Turnbull has “saved” the NBN, says Kohler


blog It’s hard to recall, given Tony Abbott’s enthusiastic support for the Coalition’s ‘NBN lite’ policy released this week, but there was a time when the Opposition Leader and others in the Coalition had pledged to “demolish”, “dismantle” and any other ‘d’ word you can think of, Labor’s National Broadband Network policy. In an article for the ABC’s The Drum site, Business Spectator founder and News Limited employee Alan Kohler points out how far things have come (we recommend you click here for the full article):

“I don’t know how he did it, but Malcolm Turnbull has turned the Liberals under Tony Abbott into an NBN party. In the process, he has saved Abbott from a terrible mess if he had gone to the election still promising to dismantle the NBN … Making the last bit of fibre user pays, as opposed to taxpayer funded, is a dumb, short-sighted decision in my view, but no big deal. It’s certainly better than dismantling the whole thing …”

Whether you do or don’t like the Coalition’s alternative NBN policy, there’s really no disagreeing with Kohler here. I personally have no doubt that if Malcolm Turnbull hadn’t taken on the communications portfolio under his arch-nemesis Abbott, and if Turnbull hadn’t chosen to use all of his intellect and persuasive skills to bring the Liberals to the party on the NBN, that the project as a whole would be being dismantled come September this year. Personally, like most readers, I would prefer to have fibre directly to my doorstep rather than merely to a neighbourhood node, but either is better than the ADSL I “use” (except when it rains too hard, when it becomes unusable) now. And the Australian public will have Turnbull personally to thank for that. FTTN might not be as good as FTTP, but I doubt many will be calling it “fraudband” if the Coalition can manage to deliver it in the next two electoral terms it is promising.

Image credit: Office of Malcolm Turnbull


  1. It’s most certainly an improvement over their last policy that’s for sure, but I agree with you Renai, I think Australian’s would still prefer FTTH.

  2. The whole “user pays” is going to be interesting, there are people at work who are one street out from a current 1yr rollout area that will likely be in place prior to the election. That area is obviously getting it installed free of charge to the end user, how then do you turn around and say “well yeah those people in the next street got it for free, but since we got voted in you now have to pay $’s for it”.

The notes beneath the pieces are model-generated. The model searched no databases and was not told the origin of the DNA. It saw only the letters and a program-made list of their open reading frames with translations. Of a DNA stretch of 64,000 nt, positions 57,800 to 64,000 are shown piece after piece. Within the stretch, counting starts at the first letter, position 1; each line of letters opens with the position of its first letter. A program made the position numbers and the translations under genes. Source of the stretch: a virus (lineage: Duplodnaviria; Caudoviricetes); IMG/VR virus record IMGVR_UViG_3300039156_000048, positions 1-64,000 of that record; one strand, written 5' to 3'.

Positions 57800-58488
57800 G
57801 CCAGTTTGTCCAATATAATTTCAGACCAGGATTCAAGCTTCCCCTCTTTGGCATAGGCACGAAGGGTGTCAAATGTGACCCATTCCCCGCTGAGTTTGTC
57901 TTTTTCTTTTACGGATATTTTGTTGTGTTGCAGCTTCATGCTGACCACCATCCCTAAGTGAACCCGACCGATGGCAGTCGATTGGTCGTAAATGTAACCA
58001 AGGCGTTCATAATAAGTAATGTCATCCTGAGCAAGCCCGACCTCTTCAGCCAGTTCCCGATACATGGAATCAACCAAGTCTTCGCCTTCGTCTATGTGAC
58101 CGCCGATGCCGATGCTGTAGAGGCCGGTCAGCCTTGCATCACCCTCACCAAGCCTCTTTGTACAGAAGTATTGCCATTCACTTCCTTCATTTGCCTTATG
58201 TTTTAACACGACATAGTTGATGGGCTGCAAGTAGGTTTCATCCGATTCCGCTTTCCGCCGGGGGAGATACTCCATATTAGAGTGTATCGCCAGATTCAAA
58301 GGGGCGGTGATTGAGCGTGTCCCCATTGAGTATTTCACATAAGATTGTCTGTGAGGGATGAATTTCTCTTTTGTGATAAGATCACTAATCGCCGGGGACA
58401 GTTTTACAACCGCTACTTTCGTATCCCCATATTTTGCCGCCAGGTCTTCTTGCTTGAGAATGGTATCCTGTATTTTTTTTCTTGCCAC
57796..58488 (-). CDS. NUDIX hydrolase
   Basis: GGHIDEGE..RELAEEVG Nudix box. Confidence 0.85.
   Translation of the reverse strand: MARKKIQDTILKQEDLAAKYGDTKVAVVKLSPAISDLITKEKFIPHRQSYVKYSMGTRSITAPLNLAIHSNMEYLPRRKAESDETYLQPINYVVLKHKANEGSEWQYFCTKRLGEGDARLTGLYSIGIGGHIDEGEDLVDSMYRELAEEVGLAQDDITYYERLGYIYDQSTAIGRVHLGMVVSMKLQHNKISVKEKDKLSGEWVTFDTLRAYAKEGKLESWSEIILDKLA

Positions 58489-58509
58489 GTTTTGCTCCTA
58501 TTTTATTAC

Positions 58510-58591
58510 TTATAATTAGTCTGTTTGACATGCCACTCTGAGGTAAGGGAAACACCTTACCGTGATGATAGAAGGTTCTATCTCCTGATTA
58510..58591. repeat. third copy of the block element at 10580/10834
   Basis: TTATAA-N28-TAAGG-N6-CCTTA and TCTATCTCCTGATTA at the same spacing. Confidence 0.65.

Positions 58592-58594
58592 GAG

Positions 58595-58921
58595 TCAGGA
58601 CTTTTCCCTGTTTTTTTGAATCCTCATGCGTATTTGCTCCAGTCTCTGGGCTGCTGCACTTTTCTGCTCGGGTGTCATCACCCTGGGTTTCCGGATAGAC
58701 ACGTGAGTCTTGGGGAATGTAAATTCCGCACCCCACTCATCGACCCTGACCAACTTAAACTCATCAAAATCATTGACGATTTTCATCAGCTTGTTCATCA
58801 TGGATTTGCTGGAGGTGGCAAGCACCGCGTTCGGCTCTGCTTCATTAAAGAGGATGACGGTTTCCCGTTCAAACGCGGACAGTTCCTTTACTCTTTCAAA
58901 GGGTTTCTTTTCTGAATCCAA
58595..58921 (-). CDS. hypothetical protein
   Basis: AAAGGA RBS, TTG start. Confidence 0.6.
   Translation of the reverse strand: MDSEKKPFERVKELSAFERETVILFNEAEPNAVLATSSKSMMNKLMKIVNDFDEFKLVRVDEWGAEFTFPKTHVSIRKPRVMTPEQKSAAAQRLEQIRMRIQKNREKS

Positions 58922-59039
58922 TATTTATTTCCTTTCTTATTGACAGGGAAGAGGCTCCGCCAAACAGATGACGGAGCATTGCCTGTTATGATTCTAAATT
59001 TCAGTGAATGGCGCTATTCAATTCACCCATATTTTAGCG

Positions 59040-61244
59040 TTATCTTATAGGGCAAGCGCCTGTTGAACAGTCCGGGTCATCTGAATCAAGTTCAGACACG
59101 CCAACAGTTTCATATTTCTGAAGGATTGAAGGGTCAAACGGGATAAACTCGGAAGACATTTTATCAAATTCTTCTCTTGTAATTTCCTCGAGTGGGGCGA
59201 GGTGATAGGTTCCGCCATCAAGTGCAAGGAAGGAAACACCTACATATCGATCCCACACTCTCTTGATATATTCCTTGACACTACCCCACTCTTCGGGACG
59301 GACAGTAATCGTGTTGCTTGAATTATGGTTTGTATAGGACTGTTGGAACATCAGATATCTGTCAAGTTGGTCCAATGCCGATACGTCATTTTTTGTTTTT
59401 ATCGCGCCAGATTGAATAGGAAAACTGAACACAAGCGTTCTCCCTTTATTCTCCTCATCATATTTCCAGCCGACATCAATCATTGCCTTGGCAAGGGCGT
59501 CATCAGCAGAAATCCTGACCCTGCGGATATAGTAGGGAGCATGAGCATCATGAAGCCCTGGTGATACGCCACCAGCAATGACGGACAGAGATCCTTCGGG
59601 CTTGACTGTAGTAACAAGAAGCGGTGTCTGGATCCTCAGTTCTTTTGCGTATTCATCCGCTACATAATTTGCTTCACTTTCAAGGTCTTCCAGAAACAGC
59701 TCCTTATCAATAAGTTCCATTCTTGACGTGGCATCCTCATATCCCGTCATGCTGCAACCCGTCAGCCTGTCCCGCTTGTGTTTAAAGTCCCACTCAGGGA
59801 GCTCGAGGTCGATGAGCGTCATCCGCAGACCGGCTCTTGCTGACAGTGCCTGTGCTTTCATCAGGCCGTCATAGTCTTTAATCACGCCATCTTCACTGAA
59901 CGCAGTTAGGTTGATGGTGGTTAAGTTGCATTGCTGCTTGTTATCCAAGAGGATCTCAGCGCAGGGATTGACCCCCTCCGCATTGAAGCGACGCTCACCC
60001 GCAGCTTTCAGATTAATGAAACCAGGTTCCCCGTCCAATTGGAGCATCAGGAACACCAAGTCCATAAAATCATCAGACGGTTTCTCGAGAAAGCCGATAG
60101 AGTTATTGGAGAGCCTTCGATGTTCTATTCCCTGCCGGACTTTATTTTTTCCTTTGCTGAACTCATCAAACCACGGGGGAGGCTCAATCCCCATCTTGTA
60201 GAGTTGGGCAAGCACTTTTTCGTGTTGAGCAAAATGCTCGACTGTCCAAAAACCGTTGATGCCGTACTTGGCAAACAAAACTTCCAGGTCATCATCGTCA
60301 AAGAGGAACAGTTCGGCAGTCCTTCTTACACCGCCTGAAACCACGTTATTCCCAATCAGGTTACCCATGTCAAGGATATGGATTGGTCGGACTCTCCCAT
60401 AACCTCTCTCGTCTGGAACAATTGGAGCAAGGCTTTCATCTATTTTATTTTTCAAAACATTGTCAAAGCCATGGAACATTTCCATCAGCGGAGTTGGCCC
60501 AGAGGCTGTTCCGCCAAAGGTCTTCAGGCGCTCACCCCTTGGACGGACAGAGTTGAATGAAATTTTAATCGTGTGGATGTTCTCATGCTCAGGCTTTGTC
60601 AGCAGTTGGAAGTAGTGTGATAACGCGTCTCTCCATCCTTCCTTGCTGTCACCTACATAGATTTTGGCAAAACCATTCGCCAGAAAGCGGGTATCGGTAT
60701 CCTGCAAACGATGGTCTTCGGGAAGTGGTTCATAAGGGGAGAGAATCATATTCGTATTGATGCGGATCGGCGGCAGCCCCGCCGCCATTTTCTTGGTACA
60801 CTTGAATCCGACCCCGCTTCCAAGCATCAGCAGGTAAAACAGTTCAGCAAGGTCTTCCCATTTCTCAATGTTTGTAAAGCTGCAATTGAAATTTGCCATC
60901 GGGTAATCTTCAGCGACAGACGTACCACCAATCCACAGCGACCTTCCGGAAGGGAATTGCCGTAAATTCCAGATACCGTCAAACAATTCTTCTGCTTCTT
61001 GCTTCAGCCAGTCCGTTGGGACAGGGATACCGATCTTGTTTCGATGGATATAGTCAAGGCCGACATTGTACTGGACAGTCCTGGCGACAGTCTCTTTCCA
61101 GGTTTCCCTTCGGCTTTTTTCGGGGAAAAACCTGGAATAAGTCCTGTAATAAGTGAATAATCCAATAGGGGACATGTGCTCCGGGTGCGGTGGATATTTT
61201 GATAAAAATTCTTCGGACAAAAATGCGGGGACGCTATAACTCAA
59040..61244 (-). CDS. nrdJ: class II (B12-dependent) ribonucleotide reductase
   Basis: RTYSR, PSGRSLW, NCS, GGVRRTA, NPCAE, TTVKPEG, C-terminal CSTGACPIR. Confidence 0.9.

It’s definitely going to ruffle a few feathers with people.

    • It depends if the people in the next street are pissed off because they have (free) FTTN and the next suburb has (free) FTTH.

      Lack of a outcry when the highest speed BB at the time the HFC rollout stopped dead in its tracks all those years ago would indicate that most residences won’t give a stuff.

      • Yeah because they totally rolled out HFC networks for Broadband. It’s not like there was something else they were trying to deliver, like PayTV or anything….

      • Not next suburb, the current ALP NBN rollout is based on geographically delivery points not suburb boundaries, not that that really matters the main point is keeping delivery standard especially in close geographically areas.

        In other words if a particular area has spots of the current NBN rollout then the whole area should be done, otherwise you end up in a situation where you have different conflicting delivery types. Much easier on the support side of things to keep things standardised. But I’m pretty confident long term thinking isn’t in the LNP proposal.

        Well there is actually a big difference between the Telstra/Optus HFC and the NBN, that being that the HFC networks were privately funded by individual corporations, the NBN however is being primarily paid for by the government as an infrastructure project.

        • “but either is better than the ADSL I “use” (except when it rains too hard, when it becomes unusable) now.”

          actually I think it is based on Exchange Service Areas, but with a certain amount of fudge factor. If you happen to be in a good ESA but it is more economical in practice to provide your service from a different one, you might fall off the roll-out timetable.
          Likewise of course, you may jag it and get connected early because it would be uneconomical to extend services from your “proper” service area when the current roll-out stops 20m from your property.

          ESA’s area after all, just a line on a map. It just happens to be the line that determined where cables and conduits were laid.

        • I don’t think the support problem is a issue on different delivery types after all we have different delivery types now with ADSL2+, HFC, and NBN.

          Under a Coalition plan there will be only one wholesaler of Fibre to Node, Fibre to the Home and possibly the Telstra HFC, the new Coalition NBN Co.

          • And what about the FttH part which is “user pays”?

            Who owns the fibre to the home… is it the company who supplies it? The copper into my place now is owned by Telstra, but because of the open access nature, I can choose different providers, as I would be able to do with the real NBN.

            So once you are a “paying user” using a providers fibre to your home, not open access copper/fibre, are you stuck with that provider?